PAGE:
This disconcerted my reviewers quite a bit: people are used to a book where they can follow one character all the way through. To prevent the book from becoming too confusing to readers I kept it in a straight-line time sequence, with the exception of the loop to A.D. 33, and stuck to the theme, allowing it to develop as a social movement might.

Some people might say that anarchy ” would require one to jump around almost randomly, which might be an appropriate technique in some cases, but I had a story to tell that I wanted anyone who cared to be able to follow.

Anarchism is Realism

I believe anarchism is realism, so I was amused that some people have characterized the novel as surrealistic. Reality includes the human mind and imagination: real Christians are essentially mentally ill, and that illness makes them react to learning about Christ the Vampire in much the same way as is shown in the book. The characters in the book don’t believe it at first, but as they test reality against their beliefs, they enter the realm of confusion, of letting go of preconceptions, that creates the freedom necessary to get back in synch with reality.

There are only a few anarchist novels that I know of, but doubtless there are many others. B. Traven wrote some wonderful anarchist novels, most notably The Death Ship and the series known as the jungle novels (my favorite is Rebellion of the Hanged). He illustrated reality vividly, but he always narrated using one character for each work, though that person has to work with others to gain freedom.

He almost never mentioned the word anarchy, and was therefore thought by many readers to be a socialist. Since his works are critiques of both social conditions and the ridiculousness of governments, I think it’s fair to call them anarchistic.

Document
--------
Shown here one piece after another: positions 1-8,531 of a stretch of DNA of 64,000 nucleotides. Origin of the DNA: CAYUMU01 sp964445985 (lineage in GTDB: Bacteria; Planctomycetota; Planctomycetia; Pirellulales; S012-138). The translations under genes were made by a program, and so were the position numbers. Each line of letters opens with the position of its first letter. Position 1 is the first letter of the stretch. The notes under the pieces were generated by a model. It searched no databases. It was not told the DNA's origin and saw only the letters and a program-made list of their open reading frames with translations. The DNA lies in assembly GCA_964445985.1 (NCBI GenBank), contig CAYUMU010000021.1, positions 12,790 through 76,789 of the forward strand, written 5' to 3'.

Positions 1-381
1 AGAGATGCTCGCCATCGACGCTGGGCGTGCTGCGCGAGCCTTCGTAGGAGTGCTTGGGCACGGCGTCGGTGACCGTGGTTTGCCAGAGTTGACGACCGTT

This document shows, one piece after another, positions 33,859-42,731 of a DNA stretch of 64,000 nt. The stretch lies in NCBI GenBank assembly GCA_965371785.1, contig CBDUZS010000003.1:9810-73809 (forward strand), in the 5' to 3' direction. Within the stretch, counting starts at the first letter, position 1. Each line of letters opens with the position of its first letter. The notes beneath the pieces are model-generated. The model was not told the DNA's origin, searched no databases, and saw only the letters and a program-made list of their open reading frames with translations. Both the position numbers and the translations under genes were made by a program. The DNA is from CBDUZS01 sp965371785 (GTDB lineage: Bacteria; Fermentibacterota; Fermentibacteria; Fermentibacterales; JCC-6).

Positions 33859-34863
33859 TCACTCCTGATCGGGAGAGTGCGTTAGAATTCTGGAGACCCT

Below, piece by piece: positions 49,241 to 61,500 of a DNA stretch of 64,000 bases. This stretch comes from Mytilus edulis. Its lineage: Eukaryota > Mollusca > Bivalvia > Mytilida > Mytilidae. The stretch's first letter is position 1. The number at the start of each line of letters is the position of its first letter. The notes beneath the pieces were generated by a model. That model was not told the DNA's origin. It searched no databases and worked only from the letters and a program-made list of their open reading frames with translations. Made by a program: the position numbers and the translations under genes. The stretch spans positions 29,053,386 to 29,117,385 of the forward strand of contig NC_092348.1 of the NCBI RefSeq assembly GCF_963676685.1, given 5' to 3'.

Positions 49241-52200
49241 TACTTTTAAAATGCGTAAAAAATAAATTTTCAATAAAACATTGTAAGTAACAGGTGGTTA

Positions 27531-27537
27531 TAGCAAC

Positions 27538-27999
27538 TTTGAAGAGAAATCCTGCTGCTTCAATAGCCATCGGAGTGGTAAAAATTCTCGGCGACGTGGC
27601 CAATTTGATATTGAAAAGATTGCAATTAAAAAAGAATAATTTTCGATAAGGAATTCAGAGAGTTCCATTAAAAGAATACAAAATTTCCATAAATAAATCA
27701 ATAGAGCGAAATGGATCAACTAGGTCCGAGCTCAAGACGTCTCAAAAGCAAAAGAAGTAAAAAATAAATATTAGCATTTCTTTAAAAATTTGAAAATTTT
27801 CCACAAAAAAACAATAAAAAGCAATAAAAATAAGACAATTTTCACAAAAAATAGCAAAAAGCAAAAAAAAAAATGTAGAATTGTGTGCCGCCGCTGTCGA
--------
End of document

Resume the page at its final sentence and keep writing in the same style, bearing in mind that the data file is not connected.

Pervasiveness Of Christianity

As Traven did, I wanted to illustrate people gaining their freedom by cooperating with one another against authority.

It is clear just from looking at the pervasiveness of Christianity that no one hero could kill the vampire. Many, many people played roles in this cooperative effort, and the people in the book only serve as examples.

I also wanted the readers to have the opportunity to think for themselves. That is why I often had characters argue both sides of a question, and that is how I built suspense. I also used each chapter to paint a picture, leaving the developments between chapters to the readers’ knowledge of reality and their imagination.

Finally, it was tempting to show off my erudition as Wilson and Shea did in the Illuminatus Trilogy. In their book it worked, in a way it was the whole point, but in most works this would simply distract the reader. It helps if the reader knows who Alexander Hamilton is, to understand my casting him as a vampire, but it isn’t essential since through his words he makes his priorities clear. I do namecheck a few people: most readers won’t know who H.P. Lovecraft was or that the Crucifucks were a real band, but after all, fun is fun.

an excerpt
The Last Days of Christ the Vampire

All over America they came to the recruiting centers. Few were inspired by patriotism, though all were patriots. All were Americans looking for the best deal they could get.

Perhaps they had failed in school or were lacking in spirit. More often they wanted to escape the place they had grown up in, whether it was a ghetto or a strict, domineering family. They took some tests, asked some questions, signed, reported for service when and where they were supposed to, were clipped and examined.

A few cc’s of blood. Some went to the base lab and was tested for type and signs of disease. One cubic centimeter was frozen and forwarded with the others to the Blood Sample Section in Arlington, Va. But this was only a transshipment point to a place nearby: the Pentagon.